Team:Imperial College London/Project Chemotaxis Specifications
Module 1: Phyto-Route
Chemotaxis is the movement of bacteria based on attraction or repulsion of chemicals. Roots secrete a variety of compounds that E. coli are not attracted to naturally. Accordingly, we engineered a chemoreceptor into our chassis that can sense malate, a common root exudate, so that it can swim towards the root. Additionally, E. coli are actively taken up by plant roots, which will allow targeted IAA delivery into roots by our system.
1. The bacteria should actively move towards roots.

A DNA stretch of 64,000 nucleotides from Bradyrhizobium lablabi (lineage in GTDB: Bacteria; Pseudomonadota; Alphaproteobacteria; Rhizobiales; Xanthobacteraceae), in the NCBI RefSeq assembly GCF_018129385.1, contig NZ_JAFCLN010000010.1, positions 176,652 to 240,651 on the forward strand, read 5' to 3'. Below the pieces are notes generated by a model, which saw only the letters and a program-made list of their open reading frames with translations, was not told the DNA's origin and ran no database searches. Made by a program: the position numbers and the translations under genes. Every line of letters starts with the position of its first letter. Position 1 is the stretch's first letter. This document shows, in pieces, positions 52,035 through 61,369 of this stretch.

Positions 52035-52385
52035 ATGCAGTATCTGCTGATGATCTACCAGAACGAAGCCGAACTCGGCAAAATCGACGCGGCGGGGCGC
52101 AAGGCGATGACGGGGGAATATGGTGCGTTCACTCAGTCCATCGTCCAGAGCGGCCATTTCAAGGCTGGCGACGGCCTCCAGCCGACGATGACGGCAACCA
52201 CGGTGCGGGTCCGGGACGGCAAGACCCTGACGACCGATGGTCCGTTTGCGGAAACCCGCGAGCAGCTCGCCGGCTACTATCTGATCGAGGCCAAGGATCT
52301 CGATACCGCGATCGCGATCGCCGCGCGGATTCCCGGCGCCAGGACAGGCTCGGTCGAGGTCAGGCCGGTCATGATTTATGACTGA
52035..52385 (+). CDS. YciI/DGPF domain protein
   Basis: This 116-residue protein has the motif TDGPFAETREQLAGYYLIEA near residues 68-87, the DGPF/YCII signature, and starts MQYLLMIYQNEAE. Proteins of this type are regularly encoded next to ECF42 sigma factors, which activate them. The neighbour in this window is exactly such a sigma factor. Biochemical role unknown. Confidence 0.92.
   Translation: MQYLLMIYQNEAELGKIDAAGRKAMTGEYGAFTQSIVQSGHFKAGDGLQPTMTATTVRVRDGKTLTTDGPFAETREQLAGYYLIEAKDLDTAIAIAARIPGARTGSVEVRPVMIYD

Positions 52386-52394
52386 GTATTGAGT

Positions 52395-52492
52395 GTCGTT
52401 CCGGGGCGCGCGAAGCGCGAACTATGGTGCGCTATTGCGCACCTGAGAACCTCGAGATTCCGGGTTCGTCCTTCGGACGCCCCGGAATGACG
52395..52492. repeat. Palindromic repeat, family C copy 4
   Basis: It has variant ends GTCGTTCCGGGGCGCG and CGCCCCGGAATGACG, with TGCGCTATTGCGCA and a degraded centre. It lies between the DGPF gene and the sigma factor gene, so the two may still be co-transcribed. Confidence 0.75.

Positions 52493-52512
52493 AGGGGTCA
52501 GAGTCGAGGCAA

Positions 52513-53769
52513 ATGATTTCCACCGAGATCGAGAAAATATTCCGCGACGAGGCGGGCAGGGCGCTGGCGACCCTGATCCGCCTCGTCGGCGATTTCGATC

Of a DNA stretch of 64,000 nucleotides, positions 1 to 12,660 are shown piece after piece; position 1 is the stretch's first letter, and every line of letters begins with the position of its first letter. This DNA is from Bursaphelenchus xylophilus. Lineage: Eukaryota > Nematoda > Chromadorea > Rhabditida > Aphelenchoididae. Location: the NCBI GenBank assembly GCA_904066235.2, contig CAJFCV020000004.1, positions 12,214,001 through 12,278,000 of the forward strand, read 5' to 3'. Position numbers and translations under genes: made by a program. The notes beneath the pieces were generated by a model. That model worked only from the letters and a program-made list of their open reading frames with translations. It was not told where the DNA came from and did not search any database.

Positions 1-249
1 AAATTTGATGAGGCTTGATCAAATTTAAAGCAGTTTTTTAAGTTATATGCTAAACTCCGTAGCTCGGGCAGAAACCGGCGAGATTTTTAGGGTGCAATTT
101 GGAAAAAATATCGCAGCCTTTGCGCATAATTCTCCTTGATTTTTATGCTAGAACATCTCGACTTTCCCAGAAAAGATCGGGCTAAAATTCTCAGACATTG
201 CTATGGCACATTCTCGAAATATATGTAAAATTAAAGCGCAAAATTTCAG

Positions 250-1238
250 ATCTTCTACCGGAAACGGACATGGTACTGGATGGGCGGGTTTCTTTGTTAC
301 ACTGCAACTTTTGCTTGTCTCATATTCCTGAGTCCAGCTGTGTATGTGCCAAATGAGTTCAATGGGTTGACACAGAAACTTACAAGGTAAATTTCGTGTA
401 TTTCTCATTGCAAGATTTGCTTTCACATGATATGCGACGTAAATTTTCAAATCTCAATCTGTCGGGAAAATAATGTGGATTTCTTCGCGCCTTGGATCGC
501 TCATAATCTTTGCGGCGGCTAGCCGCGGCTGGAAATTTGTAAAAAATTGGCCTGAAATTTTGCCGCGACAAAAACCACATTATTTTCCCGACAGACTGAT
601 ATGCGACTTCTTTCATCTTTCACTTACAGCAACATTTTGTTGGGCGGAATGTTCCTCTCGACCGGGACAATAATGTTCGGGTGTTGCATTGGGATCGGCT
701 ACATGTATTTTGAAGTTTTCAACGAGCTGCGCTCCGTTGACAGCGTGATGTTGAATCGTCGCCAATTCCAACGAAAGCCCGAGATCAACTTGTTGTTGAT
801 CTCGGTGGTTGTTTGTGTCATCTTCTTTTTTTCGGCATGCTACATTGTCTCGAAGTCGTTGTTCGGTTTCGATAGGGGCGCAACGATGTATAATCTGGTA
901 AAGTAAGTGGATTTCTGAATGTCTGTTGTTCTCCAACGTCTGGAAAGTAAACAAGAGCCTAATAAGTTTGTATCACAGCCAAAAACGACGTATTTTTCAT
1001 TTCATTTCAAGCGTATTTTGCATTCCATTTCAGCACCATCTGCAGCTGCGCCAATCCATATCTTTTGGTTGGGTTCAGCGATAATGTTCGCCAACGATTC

In order to do this, the bacteria need to be able to sense a common root exudate. We have chosen to rewire E. coli's chemotactic pathway towards L(-)malic acid (also referred to as malate), a compound found in the Citric acid cycle. It is secreted by the roots at low concentrations.
2. Uptake of bacteria into roots.
Uptake of bacteria into the roots followed by the secretion of natural chemicals presents a novel platform for modifying plants without genetically modifying the plant genomes.
3. Efficient expression of foreign genes in our chassis.
Since we are introducing genes from soil bacteria into E. coli we have to take into account the effect that codon bias can play in the expression of our constructs. Therefore, we have to ensure that expression of our construct is not constrained by this phenomenon.